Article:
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This is neither Egypt, nor Syria nor Indonesia. This is Pakistan

Notwith-standing the issue of his democratic legitimacy, a consensus to a reasonably large degree can be created on General Pervez Musharraf faring only behind Zalfiqar Ali Bhutto in possessing natural leadership potential and charisma.
Among the others, Ayub Khan had an impressive personality and Zia ul Haque ample guile. Benazir Bhutto can be said to have an edge in brilliance and diplomatic skills, and Mian Nawaz Sharif an affable ‘I-am-one-of-you’ style. I wish H.S. Suharwardy had played a long enough innings to register his greatness in our history but his brilliance unfortunately was not allowed to come into play.
Thus General Pervez Musharraf does not have to worry much about ‘the prospects’ of losing his place (in our history) to any of the visible contenders. Only he himself can succeed in demolishing the image he had created of a daring, dauntless, down-to-earth and determined Pervez Musharraf on the basis of his performance as a leading leader of the developing world. Not till he decided to go back on his declared commitment to shed his uniform before the commencement of the year 2005, did his image start ‘slipping’. Unpopular though his alliance with America in the War on Terror was, there was no dearth of those who were prepared to shower high praise on his ‘skills’ in dealing with a ‘hubris-consumed’ administration led by a President keen to act a step beyond his threats.
But after the U.S reverses in Iraq, and his own unwillingness to demilitarize his leadership, President Musharraf started losing moral high ground, as well as that air of indispensability that had made him look invincible.
General Pervez Musharraf has made no effort to conceal his fear that he would be spineless without the uniform which enables him to preside over the meetings of the commanders. In the first place he needs to remember that eight years are a long enough time for any strong man to reap the benefits of unchallenged, uncontested and authoritarian leadership. If he feels that he has not been able to do enough to change the face of Pakistan, it is his failure. It is time for him to learn to adjust with the rules of power-sharing in both the areas — the military which deserves to have for a change, full-time leadership functioning single-mindedly to upgrade its professional standards—and the political system which cannot remain indefinitely divorced from normal constitutionality simply for the reason that “one man” is not comfortable with less than ‘everything.’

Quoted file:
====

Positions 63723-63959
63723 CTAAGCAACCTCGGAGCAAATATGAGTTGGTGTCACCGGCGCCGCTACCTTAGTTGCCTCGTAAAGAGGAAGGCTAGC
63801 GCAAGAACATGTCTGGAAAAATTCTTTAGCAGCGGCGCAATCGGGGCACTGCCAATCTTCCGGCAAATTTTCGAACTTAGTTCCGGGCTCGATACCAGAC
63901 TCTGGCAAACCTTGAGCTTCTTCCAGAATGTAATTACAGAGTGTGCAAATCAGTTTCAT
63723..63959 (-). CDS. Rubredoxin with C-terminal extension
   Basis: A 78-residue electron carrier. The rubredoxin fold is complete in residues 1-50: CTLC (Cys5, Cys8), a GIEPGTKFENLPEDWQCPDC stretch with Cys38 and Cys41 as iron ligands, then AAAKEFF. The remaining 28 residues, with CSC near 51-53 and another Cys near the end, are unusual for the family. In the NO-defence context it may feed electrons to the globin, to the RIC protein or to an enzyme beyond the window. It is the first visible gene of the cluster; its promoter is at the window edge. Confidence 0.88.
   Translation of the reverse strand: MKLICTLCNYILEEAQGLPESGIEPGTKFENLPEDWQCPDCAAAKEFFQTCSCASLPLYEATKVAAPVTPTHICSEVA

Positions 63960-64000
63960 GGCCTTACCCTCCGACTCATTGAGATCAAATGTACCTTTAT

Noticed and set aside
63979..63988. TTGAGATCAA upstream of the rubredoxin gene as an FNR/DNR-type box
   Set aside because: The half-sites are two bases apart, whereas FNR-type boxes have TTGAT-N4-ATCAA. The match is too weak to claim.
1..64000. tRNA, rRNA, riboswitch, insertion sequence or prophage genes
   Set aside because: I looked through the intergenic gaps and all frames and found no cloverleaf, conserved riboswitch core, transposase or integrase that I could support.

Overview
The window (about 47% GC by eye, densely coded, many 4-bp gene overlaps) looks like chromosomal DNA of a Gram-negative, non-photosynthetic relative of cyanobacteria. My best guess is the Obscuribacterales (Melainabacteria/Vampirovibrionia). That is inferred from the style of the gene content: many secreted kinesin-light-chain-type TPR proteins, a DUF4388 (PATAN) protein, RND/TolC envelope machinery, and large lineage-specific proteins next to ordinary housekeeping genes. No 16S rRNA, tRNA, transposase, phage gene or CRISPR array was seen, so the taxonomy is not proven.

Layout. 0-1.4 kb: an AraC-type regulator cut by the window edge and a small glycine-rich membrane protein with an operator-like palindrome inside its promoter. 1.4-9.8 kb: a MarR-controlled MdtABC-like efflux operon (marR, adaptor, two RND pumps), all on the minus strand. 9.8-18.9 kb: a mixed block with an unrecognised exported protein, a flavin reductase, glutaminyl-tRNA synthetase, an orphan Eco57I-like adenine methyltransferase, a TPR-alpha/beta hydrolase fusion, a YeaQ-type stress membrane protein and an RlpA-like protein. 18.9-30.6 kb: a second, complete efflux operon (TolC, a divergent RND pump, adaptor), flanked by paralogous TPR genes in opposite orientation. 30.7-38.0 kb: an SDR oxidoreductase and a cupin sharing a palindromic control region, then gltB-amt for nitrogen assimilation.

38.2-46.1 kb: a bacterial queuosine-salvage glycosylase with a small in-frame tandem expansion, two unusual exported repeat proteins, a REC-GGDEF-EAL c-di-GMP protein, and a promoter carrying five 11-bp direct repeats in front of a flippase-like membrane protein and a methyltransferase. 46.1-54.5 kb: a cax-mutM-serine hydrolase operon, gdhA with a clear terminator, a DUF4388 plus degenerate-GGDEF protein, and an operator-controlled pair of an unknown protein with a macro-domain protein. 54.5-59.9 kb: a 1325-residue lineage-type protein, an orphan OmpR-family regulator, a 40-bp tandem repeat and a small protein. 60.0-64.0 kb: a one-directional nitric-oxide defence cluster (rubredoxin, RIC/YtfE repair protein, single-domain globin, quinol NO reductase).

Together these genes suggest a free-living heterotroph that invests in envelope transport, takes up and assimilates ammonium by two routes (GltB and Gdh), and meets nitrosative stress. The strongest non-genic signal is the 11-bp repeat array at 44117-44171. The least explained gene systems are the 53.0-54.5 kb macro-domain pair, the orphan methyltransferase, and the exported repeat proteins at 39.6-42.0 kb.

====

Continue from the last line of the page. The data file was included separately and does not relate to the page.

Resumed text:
Presdient Musharraf should also learn more about the psyche of the nation he is leading. This is not Egypt or Syria or Indonesia, where the likes of Hosni Mubarak, Hafiz Asad and Suharto can continue to rule indefinitely purely on the strength of their whims. This is Pakistan, which on the one hand has a neighbour that takes pride in being the biggest democracy of the world, and on the other hand was created by a man whose faith in total constitutionality, democratic order and civil rule was legendary. Also Pakistan was colonialized by the Great Britain which left its well-known traditions behind, It was because of these traditions that Ayub Khan had to face a failed revolt in his seventh year (under Mohtarma Fatima Jinnah’s leadership) and a successful one three years later (under the leadership of Bhutto and Asghar Khan)
General Zia ul Haque also managed to hold on for a decade but then look at the fate he met!
General Pervez Musharraf cannot defeat history and its forces. But he can certainly carve his way out of the present crisis by taking a new birth -by throwing away the legacy of ‘the power that emanates from the uniform he wears, then the will of the people can come behind him.
People are supreme Mr President
Not the Army. Nor the Uniform. The army and the uniform have not been mentioned in Al Quran. People have been.
Over and over and again and again.
Treat yourself and the army as a part of the people whose endorsement you need, and whom you want to lead.
Let us join hands— the whole nation — to rethink our priorities and rebuild our resolve to build Pakistan together. Lead us from the front Mr President!

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